Johan Goosen joined French club Racing Métro to develop his game and secure his financial future, writes GAVIN MORTIMER.
Johan Goosen would be forgiven for wondering if he’s joined the most talked-about club in Europe. The former Cheetahs flyhalf arrived at Racing Métro in August and since then the stylish Parisian outfit has rarely been off the back pages of the newspapers – on both sides of the English Channel.
First there was the news that Jonathan Sexton will be returning to Leinster at the end of the season, as the Irish flyhalf and his family are missing their homeland too much. Then in October a French paper alleged that Racing’s trio of British & Irish Lions – Jamie Roberts, Mike Phillips and Dan Lydiate – were all surplus to requirements because of poor performances. The story sent the Welsh media into a frenzy but in the end only Lydiate looks to be on his way home.
Throw in the rumours linking Racing with a move for Dan Carter next year, plus the development of their swanky new 32 000-seater stadium, and there can be little doubt that Goosen has joined a club never far from the gossip columns of French rugby. And he’s loving every minute of it.
‘The people have been great,’ he tells SA Rugby magazine the morning after he was named in the Springbok squad for their European tour. ‘Everyone at the club is really friendly and the players have been helping me with the language.’
It’s a bonus that there are a sprinkling of veteran Saffas in the Racing squad – Francois van der Merwe, Juandré Kruger and Antonie Claassen to name but three – who have taken the 22-year-old under their wing.
‘We hang out quite a bit,’ says Goosen, a laid-back character with a smile never far from the surface. ‘We’ve had some braais and been to the movies a few times. It’s good to have them here with me.’
The rugby has been quite a challenge, but then Goosen arrived in the country with his eyes open to the French way of doing things.
‘The rugby is a bit slower than back home,’ he says. ‘But the rucks and mauls, the collisions, they’re bigger and harder. For a 10, there is more tactical kicking, which isn’t really my game, but it’s up to me to adapt, and in Jonny Sexton and Ronan O’Gara [the former Ireland flyhalf who is Racing’s kicking coach] I have two people who can teach me a lot.’
'For a 10, there is more tactical kicking, which isn’t really my game, but it’s up to me to adapt'
Learning is just one reason Goosen accepted Racing’s offer of a three-year contract back in May. He wants to be as complete a player as possible and European rugby presents him with the opportunity to expand his skills. And there’s also the money.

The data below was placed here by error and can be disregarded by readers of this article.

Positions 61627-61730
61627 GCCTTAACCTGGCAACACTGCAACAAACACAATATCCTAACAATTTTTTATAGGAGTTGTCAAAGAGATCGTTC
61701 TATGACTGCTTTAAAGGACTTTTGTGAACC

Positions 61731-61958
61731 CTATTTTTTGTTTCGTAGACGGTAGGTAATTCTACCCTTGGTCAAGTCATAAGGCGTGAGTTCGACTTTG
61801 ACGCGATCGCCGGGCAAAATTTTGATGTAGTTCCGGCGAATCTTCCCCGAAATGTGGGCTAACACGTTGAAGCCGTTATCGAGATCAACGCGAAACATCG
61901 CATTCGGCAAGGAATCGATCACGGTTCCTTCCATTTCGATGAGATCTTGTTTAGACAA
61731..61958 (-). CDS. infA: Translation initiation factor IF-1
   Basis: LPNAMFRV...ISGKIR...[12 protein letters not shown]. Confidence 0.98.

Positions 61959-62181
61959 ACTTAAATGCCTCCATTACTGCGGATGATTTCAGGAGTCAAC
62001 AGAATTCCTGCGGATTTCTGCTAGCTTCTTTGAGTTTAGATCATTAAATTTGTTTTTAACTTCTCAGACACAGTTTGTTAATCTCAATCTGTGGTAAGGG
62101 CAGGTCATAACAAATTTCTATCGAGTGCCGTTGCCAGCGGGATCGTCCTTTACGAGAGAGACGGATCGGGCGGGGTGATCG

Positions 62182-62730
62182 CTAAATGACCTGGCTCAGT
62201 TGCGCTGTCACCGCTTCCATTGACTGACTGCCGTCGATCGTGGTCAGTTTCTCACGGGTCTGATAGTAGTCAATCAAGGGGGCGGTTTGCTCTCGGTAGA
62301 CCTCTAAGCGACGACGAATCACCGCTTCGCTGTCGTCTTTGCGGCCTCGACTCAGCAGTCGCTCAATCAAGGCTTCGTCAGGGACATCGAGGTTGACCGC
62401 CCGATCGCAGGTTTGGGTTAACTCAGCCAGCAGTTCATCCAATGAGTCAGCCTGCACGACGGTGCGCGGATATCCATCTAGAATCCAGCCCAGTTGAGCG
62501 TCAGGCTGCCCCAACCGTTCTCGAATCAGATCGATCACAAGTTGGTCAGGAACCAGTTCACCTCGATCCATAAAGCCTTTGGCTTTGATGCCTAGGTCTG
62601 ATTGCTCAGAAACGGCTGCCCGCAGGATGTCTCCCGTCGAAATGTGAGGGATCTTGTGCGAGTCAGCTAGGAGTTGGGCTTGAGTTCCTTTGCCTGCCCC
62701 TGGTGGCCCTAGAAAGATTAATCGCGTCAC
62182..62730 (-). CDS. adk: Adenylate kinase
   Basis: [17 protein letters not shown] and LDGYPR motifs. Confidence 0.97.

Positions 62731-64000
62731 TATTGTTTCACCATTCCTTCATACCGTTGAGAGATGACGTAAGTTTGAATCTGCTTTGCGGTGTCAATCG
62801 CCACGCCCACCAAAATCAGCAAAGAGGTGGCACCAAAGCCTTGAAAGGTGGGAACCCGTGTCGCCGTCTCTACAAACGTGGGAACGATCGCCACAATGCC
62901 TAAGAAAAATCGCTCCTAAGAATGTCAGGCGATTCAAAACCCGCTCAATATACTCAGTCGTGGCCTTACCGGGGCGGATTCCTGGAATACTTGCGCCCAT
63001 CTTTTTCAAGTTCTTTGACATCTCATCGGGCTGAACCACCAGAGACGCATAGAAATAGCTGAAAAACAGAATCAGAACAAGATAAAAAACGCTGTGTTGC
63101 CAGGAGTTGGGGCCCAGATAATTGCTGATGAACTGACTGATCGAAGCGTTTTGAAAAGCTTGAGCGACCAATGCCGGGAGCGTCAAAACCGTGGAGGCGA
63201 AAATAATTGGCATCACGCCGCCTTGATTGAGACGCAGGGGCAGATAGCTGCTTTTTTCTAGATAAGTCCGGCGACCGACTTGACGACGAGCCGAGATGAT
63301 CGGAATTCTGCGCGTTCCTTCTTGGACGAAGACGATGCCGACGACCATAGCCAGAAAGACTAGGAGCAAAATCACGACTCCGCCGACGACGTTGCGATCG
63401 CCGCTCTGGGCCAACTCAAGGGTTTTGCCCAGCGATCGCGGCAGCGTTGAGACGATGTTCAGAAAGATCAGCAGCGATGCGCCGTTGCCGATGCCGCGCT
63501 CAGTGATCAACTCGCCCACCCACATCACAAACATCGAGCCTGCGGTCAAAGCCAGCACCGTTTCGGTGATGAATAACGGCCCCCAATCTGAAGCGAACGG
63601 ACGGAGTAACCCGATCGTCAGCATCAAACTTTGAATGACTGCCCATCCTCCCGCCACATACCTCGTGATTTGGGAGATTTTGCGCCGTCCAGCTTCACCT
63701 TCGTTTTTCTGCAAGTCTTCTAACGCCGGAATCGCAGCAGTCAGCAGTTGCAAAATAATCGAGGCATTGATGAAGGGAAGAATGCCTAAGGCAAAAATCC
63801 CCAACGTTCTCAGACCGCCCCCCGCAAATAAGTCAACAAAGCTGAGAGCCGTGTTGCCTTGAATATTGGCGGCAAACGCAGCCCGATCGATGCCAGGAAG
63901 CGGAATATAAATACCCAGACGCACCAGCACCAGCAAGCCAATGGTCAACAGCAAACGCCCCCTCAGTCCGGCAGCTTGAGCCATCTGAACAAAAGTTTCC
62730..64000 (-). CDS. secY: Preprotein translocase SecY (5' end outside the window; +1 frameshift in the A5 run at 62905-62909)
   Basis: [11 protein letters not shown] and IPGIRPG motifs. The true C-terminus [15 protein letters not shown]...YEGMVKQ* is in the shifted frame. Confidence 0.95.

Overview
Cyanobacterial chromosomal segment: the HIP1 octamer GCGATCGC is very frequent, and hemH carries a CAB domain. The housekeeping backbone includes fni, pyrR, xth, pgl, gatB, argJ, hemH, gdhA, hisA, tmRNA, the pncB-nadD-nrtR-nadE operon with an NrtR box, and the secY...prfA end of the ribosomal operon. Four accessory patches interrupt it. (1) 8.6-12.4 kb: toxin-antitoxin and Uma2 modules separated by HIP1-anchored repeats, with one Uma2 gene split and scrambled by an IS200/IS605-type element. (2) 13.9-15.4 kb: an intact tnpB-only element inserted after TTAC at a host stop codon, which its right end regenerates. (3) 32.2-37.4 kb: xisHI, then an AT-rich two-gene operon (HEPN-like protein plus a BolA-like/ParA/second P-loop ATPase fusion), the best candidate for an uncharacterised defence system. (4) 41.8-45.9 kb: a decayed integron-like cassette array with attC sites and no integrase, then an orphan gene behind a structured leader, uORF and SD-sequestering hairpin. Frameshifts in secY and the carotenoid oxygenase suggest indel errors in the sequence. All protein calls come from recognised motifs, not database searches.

‘Our sporting career is 10 years, 15 if you’re very lucky,' he says with refreshing honesty. ‘I’ve had six operations already and based on those injuries, I made a decision to come to France. I’ll have a life after rugby – I have a farm in Burgersdorp – and rugby will help provide money for that.’
There will always be a few knockers, fans with the misguided belief that loyalty is paramount for a professional sportsman. Goosen has this message for them: ‘Sport is a business, it’s your livelihood. You have to look after yourself as best you can.’
All the same, accepting Racing’s offer wasn’t a decision Goosen took lightly. He knew that if he left South Africa it might be many years before he’d have another chance to wear the green and gold jersey. Despite many long conversations with his dad, his mind was ultimately made up on 14 June.
‘I came on [as a sub] for the Springboks against Wales in Durban,’ explains Goosen. ‘I’d only been on the field for about 30 seconds before I injured my knee. That was it. I just thought “hell, let’s move to France and clear my head of all these injury worries”.’
Goosen is delighted to have wound up at Racing, the French club he’s always supported. Why?
‘I’ve always been a fan of Frans Steyn. He played for Racing so I wanted to do the same!’
He’s had to fight for his place in the starting XV since arriving in France, starting just four of Racing’s opening nine games as the coaches opted for Sexton instead. All the same, Goosen has made the most of his limited opportunities, announcing himself in his debut against Montpellier with a booming 55m drop goal, and a few weeks later scoring a superb try in the Paris derby against Stade Français.
It was obviously enough to impress Heyneke Meyer and earn Goosen a recall to the Springbok squad two years after he won his first cap against Australia. Before that match Meyer warned supporters not to heap too much pressure on Goosen’s young shoulders, saying: ‘You have to be realistic. You can’t expect a 20-year-old guy to come in and score five tries and win the game.’
But expectations and injuries have unquestionably had an adverse effect on Goosen. Which is another reason he’s enjoying his new life overseas. In Paris there’s less pressure and more peace. He can walk where he wants, visit where he wants and Parisians have no idea who he is. It’s nice for once not to be the name on everyone’s lips.
– This article first appeared in the December 2014 issue of SA Rugby magazine